Guided Trips

FISHING REPORT AND SYNOPSIS: 3/23/2017
The fishing has been great lately! This spring has been phenomenal in the Smokies. Long hatches have produced dry fly fishing lasting for hours every day. The Caney Fork has been producing some great fish on high water.

In the Great Smoky Mountains, the spring fishing has started early this year. Quill Gordon (#12-#14) and Blue Quill (#16-#18) mayflies are starting to transition into Hendricksons (#12-#14). On foul weather days, the Blue-winged Olives (#18-#22) have literally poured off of the river. The recent cooler weather actually enhanced the dry fly fishing. The bugs have been having a harder time getting off of the water, so despite the cool water temperature, fish have been rising lazily through an extended afternoon hatch. Little Black Caddis (#18-#20) have been hatching well along with some Early Brown Stoneflies (#12).

On the tailwaters, the fishing has been decent to good. The Clinch is fishing well along with the Holston. The Caney Fork continues to be my river of choice, however. Streamer trips continue to produce and we are doing some high water nymphing as well. This is as good a time as any to have a shot at large rainbow and brown trout on this tailwater!

I still have some open dates for guided trips in April and May, but the calendar is filling fast. I've been turning away trips because people wait too long to book. Don't make that mistake!

Photo of the Month: Spring Is For Dry Flies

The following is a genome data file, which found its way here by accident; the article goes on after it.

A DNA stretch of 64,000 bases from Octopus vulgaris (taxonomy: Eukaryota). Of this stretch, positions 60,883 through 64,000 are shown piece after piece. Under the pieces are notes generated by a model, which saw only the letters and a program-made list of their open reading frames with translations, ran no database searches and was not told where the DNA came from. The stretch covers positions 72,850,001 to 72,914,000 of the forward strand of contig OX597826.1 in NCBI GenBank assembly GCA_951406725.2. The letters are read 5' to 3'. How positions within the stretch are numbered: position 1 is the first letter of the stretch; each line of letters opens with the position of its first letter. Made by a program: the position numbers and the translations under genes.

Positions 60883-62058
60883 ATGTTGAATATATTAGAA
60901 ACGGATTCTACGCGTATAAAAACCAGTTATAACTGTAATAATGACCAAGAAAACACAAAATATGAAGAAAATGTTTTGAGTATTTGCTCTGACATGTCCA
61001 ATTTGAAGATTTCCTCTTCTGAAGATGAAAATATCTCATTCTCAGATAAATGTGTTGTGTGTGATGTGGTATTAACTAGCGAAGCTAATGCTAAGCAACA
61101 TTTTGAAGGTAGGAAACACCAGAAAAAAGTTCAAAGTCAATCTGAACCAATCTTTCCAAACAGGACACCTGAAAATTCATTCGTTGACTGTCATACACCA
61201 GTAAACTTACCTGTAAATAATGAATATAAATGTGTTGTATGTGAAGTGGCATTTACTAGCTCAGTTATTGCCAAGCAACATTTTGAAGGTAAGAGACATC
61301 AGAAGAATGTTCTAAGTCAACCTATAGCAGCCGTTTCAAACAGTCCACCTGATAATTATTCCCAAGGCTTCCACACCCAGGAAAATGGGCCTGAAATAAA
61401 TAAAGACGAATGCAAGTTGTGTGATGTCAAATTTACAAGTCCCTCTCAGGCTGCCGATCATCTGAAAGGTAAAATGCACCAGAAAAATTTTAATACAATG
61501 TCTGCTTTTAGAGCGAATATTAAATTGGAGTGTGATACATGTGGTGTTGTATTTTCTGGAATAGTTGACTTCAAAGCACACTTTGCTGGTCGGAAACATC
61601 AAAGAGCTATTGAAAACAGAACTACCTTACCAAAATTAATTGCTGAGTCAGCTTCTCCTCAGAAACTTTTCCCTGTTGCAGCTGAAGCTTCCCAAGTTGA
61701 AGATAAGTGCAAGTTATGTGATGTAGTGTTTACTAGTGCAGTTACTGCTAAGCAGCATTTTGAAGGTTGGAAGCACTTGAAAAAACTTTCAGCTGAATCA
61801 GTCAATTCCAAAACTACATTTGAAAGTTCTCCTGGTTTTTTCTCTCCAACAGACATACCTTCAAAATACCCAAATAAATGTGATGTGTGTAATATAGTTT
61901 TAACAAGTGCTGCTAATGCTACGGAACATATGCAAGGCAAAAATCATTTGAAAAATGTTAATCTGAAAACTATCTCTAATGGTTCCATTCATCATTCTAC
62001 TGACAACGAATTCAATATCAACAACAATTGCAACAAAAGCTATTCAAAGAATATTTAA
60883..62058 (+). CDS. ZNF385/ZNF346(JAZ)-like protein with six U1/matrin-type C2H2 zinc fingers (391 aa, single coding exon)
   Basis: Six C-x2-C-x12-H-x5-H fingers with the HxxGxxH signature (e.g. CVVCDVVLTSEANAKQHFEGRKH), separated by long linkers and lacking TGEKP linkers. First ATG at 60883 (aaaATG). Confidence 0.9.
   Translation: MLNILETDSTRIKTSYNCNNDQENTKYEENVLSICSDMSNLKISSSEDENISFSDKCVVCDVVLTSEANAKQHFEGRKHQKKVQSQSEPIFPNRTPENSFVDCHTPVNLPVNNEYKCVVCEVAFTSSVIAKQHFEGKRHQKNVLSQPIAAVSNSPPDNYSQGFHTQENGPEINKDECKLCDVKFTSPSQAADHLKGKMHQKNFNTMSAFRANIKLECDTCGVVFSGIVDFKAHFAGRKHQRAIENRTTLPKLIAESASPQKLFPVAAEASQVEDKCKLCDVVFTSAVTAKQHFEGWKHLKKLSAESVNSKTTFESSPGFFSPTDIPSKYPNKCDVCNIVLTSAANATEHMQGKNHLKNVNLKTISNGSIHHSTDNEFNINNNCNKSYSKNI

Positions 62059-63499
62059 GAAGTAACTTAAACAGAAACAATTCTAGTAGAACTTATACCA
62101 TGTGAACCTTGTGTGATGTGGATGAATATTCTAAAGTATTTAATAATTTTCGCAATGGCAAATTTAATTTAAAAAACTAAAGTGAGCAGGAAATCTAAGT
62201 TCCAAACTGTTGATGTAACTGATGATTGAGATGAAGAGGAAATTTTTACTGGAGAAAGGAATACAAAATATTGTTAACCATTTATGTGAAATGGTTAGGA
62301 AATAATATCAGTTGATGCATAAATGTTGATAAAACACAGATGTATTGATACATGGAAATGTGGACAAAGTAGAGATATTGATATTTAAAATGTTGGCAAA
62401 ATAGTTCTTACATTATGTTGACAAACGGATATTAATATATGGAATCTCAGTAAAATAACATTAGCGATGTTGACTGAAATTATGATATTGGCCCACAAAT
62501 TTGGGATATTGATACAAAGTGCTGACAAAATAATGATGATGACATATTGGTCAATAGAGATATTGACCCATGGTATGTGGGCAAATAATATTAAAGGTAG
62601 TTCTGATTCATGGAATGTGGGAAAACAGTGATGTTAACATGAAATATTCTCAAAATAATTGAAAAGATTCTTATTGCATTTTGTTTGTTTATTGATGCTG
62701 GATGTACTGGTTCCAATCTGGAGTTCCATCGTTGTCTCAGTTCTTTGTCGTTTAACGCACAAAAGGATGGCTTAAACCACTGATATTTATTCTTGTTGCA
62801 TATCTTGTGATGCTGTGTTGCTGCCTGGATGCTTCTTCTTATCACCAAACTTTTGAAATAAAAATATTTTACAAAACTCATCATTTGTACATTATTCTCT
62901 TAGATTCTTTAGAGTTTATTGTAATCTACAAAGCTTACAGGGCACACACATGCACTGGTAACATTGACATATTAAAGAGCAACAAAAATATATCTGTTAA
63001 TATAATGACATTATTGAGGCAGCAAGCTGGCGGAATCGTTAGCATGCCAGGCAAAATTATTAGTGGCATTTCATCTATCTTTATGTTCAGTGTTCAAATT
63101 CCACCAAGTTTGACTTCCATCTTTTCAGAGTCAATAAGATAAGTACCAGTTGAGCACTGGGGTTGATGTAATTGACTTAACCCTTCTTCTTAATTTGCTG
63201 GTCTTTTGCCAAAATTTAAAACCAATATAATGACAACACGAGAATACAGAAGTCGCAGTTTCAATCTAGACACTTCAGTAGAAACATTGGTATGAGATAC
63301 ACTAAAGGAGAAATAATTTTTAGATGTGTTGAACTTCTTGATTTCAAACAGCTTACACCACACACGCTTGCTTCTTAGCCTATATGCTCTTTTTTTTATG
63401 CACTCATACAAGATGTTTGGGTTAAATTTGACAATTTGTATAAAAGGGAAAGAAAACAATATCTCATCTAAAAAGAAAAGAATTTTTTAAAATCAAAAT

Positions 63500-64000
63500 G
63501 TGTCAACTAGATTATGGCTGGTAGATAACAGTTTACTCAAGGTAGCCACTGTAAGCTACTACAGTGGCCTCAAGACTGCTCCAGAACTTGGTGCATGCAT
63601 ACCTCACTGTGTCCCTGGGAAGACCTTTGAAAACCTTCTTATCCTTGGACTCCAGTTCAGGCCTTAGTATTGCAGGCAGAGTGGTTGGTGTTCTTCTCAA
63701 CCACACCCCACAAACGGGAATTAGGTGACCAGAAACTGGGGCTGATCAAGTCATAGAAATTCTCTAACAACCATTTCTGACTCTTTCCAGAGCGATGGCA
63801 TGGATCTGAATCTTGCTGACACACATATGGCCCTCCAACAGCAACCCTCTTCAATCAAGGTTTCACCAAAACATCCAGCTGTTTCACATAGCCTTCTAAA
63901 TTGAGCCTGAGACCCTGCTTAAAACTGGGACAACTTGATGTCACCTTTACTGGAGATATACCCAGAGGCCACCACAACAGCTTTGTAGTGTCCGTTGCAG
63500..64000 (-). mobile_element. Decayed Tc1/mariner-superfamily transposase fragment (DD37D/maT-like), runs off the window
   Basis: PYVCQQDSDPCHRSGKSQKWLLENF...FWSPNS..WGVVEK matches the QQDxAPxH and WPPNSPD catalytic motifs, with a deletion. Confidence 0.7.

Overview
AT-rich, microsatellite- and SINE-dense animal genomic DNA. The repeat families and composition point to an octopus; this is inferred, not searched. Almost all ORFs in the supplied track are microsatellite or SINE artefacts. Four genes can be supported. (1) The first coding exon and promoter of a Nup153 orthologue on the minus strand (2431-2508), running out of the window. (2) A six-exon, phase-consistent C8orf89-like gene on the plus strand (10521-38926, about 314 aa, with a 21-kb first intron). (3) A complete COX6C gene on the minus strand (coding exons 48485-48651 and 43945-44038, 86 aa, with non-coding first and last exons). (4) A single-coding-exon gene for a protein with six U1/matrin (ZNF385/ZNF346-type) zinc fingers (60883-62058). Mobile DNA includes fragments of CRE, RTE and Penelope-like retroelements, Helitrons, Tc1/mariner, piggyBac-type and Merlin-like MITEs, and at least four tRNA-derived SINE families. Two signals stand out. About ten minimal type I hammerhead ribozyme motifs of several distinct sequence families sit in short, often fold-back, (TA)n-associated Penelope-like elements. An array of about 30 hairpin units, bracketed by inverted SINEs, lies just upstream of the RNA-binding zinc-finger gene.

Photo of the Month: Spring Is For Dry Flies

Saturday, January 14, 2012

Plenty of Water

The trout must be happy lately, and if not, I'm sure they will be all next summer.  That's because it has rained, and rained, and then rained some more.  All this cold water will translate into plenty of cool water for the tailwaters in another 6-8 months or at least we hope.  Of course there are a lot of factors that come into play but right now things are looking good.  Unfortunately the fishing will continue to be difficult on the tailwaters for the next couple of weeks at least and probably longer for the wade fisherman.

I spent a few days at Fall Creek Falls this week and was able to enjoy the highest falls east of the Mississippi (coming in at a little over 250 feet) under much higher flows than usual.  The spitting rain and fog made things difficult with the camera meaning I didn't shoot for very long.  A few shots are always better than none however and I was reasonably happy with the result. 


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